The decline in overall commodity prices is set to continue over August, although some stabilisation in global dairy prices was evident. The GlobalDairyTrade price index fell 13% over August, following an 8.7% fall in July and is now down 40% from its peak in February this year. Positively, the price index for whole milk powder rose 3.4% at the second auction in August, its largest increase since December 2013, providing tentative signs of stabilisation.

It was assumed in PREFU that prices will stabilise and recover later this year as seasonal factors (dip in Chinese demand and supply increases in New Zealand) reverse and Chinese stocks decline. Fonterra’s forecast payout of $6.00 per kg of milk solids for the 2014/15 season also assumes some recovery in global dairy prices and/or a fall in the NZD. The NZD TWI has eased around 4% since mid-July, reflecting developments in the US, combined with further falls in commodity prices and softer indicators domestically.

...affecting merchandise export values

The impact of dairy price falls since February is beginning to flow through to the export data. Seasonally-adjusted merchandise exports were down 7.5% in July and 3.3% lower than July 2013. The decline in export values was led by dairy which fell 8.7% from June, while dairy volumes fell by a lesser extent (4.0%) indicating that prices decreased. Import values on the other hand, were only down 1.8% in July and 4.8% in the year, owing to sizeable offsetting increases in oil, machinery and equipment, and textiles. A $314m merchandise trade deficit was recorded for July as a result, while the annual trade surplus widened to $1.3b from $1.2b in the year to June.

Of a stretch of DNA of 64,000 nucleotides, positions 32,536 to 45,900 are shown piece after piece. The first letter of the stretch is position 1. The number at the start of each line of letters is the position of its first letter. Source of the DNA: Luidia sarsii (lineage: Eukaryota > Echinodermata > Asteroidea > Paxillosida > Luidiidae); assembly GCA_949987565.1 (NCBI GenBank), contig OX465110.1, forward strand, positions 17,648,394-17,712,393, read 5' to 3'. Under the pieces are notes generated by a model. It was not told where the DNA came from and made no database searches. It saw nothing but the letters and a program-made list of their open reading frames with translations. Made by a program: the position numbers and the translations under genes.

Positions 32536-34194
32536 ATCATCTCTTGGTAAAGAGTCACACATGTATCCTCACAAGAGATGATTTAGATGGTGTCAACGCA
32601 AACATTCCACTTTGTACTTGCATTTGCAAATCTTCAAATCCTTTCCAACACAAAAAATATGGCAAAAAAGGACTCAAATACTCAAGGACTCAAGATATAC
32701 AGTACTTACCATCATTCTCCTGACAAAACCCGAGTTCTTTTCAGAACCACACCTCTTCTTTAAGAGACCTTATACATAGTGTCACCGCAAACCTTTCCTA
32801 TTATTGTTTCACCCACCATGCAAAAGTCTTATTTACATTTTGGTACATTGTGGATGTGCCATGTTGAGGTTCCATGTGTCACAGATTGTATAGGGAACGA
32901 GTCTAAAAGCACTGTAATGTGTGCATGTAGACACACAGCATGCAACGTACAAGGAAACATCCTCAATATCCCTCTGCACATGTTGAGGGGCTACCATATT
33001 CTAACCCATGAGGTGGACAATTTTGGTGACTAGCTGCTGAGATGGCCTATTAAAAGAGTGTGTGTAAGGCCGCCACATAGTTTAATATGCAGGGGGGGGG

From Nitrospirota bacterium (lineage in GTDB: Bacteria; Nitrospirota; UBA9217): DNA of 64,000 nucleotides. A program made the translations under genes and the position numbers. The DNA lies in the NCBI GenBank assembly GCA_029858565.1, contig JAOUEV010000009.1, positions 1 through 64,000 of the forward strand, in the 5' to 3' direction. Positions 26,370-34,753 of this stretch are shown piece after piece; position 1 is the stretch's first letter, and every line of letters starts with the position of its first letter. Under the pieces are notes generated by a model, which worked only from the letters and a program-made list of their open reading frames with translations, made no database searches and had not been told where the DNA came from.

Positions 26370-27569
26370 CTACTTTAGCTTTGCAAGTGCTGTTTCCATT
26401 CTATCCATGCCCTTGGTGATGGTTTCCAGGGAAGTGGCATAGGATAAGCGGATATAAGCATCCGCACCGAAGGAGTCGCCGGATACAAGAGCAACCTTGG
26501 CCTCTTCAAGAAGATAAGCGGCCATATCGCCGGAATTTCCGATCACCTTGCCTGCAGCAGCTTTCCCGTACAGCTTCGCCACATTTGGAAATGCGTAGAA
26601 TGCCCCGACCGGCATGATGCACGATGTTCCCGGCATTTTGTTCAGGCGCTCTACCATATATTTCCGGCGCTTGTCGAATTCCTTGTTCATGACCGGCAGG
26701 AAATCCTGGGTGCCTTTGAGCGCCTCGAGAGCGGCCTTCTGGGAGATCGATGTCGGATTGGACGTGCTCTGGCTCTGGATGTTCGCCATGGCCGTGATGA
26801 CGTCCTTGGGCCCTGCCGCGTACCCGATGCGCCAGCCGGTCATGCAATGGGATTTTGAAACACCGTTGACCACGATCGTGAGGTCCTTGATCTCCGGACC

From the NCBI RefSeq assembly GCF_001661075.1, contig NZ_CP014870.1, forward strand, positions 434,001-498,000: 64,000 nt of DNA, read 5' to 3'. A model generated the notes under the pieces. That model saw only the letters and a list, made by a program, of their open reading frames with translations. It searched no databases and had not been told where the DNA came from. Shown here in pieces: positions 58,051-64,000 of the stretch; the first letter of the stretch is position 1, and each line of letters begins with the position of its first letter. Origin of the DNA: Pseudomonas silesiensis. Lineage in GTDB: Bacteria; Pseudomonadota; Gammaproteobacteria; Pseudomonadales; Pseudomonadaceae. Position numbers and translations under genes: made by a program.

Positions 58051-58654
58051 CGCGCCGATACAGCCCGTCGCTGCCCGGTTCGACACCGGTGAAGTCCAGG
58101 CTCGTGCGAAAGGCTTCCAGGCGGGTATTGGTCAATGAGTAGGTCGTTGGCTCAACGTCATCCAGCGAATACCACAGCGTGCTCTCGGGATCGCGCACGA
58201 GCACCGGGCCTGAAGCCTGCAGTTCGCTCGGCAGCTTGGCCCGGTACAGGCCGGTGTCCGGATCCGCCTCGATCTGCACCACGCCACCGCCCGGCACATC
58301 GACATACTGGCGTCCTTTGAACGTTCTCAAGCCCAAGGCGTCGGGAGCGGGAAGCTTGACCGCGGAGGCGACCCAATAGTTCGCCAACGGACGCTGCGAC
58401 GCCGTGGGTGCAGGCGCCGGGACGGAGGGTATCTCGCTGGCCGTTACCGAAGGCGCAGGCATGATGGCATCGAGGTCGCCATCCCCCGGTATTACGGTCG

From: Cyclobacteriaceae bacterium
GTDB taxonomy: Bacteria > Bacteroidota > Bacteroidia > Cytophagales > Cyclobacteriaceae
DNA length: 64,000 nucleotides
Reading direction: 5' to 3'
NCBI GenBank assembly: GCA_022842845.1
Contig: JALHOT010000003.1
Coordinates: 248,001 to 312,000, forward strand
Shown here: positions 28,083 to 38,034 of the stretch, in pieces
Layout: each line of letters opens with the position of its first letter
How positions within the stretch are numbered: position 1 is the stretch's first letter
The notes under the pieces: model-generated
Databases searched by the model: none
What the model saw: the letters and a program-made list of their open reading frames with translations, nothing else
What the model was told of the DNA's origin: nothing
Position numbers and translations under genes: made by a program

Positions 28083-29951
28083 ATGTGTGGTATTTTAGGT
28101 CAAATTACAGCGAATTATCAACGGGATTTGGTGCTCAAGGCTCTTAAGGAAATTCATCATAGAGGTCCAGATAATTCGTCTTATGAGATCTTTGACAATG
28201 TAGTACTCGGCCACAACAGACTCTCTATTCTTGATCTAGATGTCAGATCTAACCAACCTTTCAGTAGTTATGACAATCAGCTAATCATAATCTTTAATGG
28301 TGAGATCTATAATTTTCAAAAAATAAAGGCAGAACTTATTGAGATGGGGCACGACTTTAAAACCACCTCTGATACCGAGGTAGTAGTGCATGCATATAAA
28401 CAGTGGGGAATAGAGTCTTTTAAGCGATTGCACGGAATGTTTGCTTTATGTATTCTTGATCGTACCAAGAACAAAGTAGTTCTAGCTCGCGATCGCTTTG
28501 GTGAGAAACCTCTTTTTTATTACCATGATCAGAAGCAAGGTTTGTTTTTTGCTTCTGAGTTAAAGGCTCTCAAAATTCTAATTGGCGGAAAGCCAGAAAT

An unbalanced global recovery amidst risks

Growth in the major economies was uneven in the June quarter: GDP expanded strongly in the US, but stalled in the euro area and contracted in Japan, and Chinese activity appeared weaker going into the September quarter. Meanwhile, financial markets were affected by geopolitical risks. 

Uneven growth in advanced economies...

The recovery continued in some advanced economies. The solid expansion in US activity is evidenced by strong ISM PMIs in July and a rebound in housing market data: house starts and new permits recovered, while house sales showed some stabilisation. Rising activity supported jobs growth: non-farm payrolls rose 209,000 in July and the unemployment rate increased to 6.2% with a higher participation rate. The UK’s cyclical upswing continued, with PMIs indicating strong growth in activity, notably in construction, supported by higher house prices. Some UK data were softer: employment fell slightly in the June quarter, although the unemployment rate declined to 6.4% with a lower participation rate.